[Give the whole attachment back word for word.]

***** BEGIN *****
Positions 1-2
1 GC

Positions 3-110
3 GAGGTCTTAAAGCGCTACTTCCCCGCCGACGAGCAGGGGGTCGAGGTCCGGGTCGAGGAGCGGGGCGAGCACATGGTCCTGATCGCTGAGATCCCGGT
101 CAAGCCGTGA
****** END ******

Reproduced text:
Positions 1-2
1 GC

Positions 3-110
3 GAGGTCTTAAAGCGCTACTTCCCCGCCGACGAGCAGGGGGTCGAGGTCCGGGTCGAGGAGCGGGGCGAGCACATGGTCCTGATCGCTGAGATCCCGGT
101 CAAGCCGTGA